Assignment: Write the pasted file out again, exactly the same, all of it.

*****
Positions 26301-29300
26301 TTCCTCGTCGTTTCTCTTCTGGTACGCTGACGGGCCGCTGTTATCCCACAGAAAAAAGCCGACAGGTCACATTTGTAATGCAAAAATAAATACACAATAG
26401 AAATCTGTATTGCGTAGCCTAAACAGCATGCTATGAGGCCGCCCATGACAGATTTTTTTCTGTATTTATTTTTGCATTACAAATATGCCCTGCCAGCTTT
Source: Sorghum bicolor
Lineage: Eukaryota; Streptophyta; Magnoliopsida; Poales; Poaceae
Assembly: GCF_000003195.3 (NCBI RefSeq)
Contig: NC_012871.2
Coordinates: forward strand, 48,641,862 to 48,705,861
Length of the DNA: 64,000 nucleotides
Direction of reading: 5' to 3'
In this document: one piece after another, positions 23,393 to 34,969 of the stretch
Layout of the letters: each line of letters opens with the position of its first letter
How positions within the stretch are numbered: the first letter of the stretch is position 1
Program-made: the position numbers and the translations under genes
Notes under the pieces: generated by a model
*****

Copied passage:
Positions 26301-29300
26301 TTCCTCGTCGTTTCTCTTCTGGTACGCTGACGGGCCGCTGTTATCCCACAGAAAAAAGCCGACAGGTCACATTTGTAATGCAAAAATAAATACACAATAG
26401 AAATCTGTATTGCGTAGCCTAAACAGCATGCTATGAGGCCGCCCATGACAGATTTTTTTCTGTATTTATTTTTGCATTACAAATATGCCCTGCCAGCTTT
Source: Sorghum bicolor
Lineage: Eukaryota; Streptophyta; Magnoliopsida; Poales; Poaceae
Assembly: GCF_000003195.3 (NCBI RefSeq)
Contig: NC_012871.2
Coordinates: forward strand, 48,641,862 to 48,705,861
Length of the DNA: 64,000 nucleotides
Direction of reading: 5' to 3'
In this document: one piece after another, positions 23,393 to 34,969 of the stretch
Layout of the letters: each line of letters opens with the position of its first letter
How positions within the stretch are numbered: the first letter of the stretch is position 1
Program-made: the position numbers and the translations under genes
Notes under the pieces: generated by a model